The following article is from The Great Soviet Encyclopedia (1979). It might be outdated or ideologically biased.



Soviet artists and noted personalities in the puppet theater.

Ivan Semenovich Efimov. Born Feb. 11 (23), 1878, in Moscow; died Jan. 7, 1959, in Moscow. Sculptor and graphic artist. People’s Artist of the RSFSR (1958). Honorary member of the International Union of Puppeteers (1958).

From 1906 to 1908, Efimov studied at the Moscow School of Painting, Sculpture, and Architecture. From 1908 to 1911 he worked in Paris, collaborating with V. A. Serov. From 1918 to 1930 he taught at Vkhutemas and Vkhutein. He participated in Lenin’s program for the erection of propaganda monuments, for example, the commemorative plaque He Who Does Not Work, Neither Shall He Eat on the former building of the Revolutionary Military Council on Gogol Boulevard in Moscow (cement, 1918). Efimov was a master of highly distinctive animal sculptures with a fluid rhythmic quality. Some examples of his monumental-decorative animal sculpture include the fountain Dolphins (beaten copper and glass, 1935–37) in the Khimki river terminal in Moscow and the openwork reliefs in the sanatorium in Tskhaltubo (bronze, 1950). Efimov’s free-standing sculpture is exemplified in his Rooster (beaten copper and wood, 1932) in the Tret’iakov Gallery in Moscow.

Nina lakovlevna Simonovich-Efimova. Born Jan. 9 (21), 1877, in St. Petersburg; died Feb. 24, 1948, in Moscow. Graphic artist. Wife of Ivan Semenovich Efimov.

Simonovich-Efimova and her husband worked to create a Russian puppet theater founded on the popular traditions of the Petrushka (Punch and Judy) theater. In 1918 they organized the first Soviet puppet theater, in which they were the directors, actors, and artists. The Efimovs sought to depart from primitive subjects in their puppet theater plays, staging instead the works of classical writers. Regarding puppet performances as a theater of moving sculptures, they developed the forms of the puppets and their gestures. The plastic art of the Efimovs’ works is distinguished by its simplicity of artistic means and by its clear, precise form. Their works include the puppets for plays based on Shakespeare’s Macbeth, I. A. Krylov’s fables, and M. E. Salty-kov-Shchedrin’s and A. N. Tolstoy’s tales; they also created a series of silhouettes for the shadow theater, for productions of A. S. Pushkin’s Mozart and Salieri and Eugene One gin.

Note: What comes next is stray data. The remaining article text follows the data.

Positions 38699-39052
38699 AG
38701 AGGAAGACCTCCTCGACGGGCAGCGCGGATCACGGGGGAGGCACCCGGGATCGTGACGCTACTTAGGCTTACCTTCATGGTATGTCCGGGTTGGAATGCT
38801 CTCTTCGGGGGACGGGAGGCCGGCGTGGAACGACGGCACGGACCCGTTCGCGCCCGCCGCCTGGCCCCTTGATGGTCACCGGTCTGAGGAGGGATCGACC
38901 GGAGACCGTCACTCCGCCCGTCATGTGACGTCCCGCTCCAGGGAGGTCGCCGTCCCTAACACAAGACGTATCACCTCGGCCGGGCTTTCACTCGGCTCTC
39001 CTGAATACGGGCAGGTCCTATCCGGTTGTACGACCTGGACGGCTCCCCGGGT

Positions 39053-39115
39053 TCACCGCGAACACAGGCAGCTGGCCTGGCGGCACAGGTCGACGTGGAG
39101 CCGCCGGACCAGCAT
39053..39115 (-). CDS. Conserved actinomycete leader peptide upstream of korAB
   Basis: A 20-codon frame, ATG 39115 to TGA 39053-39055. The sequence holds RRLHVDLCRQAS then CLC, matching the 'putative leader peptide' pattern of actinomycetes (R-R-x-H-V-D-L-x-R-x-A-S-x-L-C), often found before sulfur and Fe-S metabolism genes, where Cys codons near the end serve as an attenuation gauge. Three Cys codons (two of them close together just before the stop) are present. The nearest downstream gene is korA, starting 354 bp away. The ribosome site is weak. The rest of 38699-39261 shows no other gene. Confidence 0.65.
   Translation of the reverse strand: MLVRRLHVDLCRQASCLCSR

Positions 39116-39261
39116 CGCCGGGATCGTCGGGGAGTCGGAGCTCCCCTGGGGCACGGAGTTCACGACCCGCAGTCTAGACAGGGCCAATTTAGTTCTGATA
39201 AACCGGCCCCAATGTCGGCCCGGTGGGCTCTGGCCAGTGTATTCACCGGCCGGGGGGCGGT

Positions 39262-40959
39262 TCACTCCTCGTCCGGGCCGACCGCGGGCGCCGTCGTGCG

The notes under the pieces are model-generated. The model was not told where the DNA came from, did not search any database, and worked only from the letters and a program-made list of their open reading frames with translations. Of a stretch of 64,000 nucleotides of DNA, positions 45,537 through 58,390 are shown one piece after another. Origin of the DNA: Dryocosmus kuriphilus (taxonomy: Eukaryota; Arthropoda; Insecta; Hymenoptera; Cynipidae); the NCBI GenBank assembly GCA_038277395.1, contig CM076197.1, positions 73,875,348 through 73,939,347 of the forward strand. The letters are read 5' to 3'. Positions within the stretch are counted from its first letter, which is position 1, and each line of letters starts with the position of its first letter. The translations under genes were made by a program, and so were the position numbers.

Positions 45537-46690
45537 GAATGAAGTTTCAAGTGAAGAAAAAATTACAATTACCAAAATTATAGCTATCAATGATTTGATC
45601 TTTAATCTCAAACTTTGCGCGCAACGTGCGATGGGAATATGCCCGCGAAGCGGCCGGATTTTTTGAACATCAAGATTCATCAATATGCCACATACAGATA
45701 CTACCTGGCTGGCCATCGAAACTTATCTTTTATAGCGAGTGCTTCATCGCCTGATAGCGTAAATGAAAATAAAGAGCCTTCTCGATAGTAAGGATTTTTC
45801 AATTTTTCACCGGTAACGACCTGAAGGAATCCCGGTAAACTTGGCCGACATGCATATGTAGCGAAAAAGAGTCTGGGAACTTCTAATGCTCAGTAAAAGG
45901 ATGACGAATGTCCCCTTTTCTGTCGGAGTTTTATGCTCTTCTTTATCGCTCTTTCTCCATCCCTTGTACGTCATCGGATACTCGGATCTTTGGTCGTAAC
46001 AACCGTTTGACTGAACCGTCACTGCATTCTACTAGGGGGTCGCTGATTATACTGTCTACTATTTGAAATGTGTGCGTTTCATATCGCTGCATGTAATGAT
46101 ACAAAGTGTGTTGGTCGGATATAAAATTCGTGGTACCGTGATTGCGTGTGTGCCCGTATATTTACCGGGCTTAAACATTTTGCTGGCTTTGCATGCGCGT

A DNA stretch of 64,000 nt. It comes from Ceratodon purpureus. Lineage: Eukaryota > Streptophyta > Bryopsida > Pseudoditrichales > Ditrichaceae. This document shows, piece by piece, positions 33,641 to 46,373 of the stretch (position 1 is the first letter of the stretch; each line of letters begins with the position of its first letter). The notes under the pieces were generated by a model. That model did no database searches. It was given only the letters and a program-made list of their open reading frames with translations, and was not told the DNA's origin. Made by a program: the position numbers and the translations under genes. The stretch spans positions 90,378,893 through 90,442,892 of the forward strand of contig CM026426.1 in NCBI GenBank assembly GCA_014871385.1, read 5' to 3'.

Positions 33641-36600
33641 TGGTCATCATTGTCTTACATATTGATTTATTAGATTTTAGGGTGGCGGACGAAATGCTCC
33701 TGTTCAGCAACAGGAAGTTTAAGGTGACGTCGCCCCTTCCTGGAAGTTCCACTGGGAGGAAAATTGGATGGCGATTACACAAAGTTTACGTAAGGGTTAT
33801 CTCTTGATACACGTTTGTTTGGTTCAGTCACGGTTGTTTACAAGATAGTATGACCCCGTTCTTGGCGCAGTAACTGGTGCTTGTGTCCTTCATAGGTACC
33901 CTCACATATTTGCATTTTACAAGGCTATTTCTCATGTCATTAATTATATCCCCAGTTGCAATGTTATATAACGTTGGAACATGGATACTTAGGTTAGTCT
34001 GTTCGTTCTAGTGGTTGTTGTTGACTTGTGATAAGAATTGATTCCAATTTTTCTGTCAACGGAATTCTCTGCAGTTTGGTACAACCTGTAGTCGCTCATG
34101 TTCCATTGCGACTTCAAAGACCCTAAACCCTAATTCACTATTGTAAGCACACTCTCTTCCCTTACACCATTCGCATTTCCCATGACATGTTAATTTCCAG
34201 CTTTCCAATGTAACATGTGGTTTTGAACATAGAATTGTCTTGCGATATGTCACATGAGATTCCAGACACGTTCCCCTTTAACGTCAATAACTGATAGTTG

Simonovich-Efimova, N. Zapiski petrushechnika. Moscow and Leningrad, 1925.
Simonovich-Efimova, N. Kukly na trostiakh. Moscow, 1940.


Vystavka proizvedenii I. S. Efimova za 80 let so dnia rozhdeniia i khudozhnika N. la. Simonovich-Efimovoi (catalog). Moscow 1959.
Matveeva, A. B. I. S. Efimov. Moscow [1965].
The Great Soviet Encyclopedia, 3rd Edition (1970-1979). © 2010 The Gale Group, Inc. All rights reserved.
References in periodicals archive ?
While in Switzerland, the Efimovs can be contacted at the home of Wendy Stern Astor 031 302 0214 (wendysa@compuserve.com)
Russians Irina and Igor Efimov, both classical musicians in their mid-thirties with years of conservatory training, visit Bern once or twice a year with their 11-year-old son and play everything from Vivaldi to Villa-Lobos on the Swiss streets.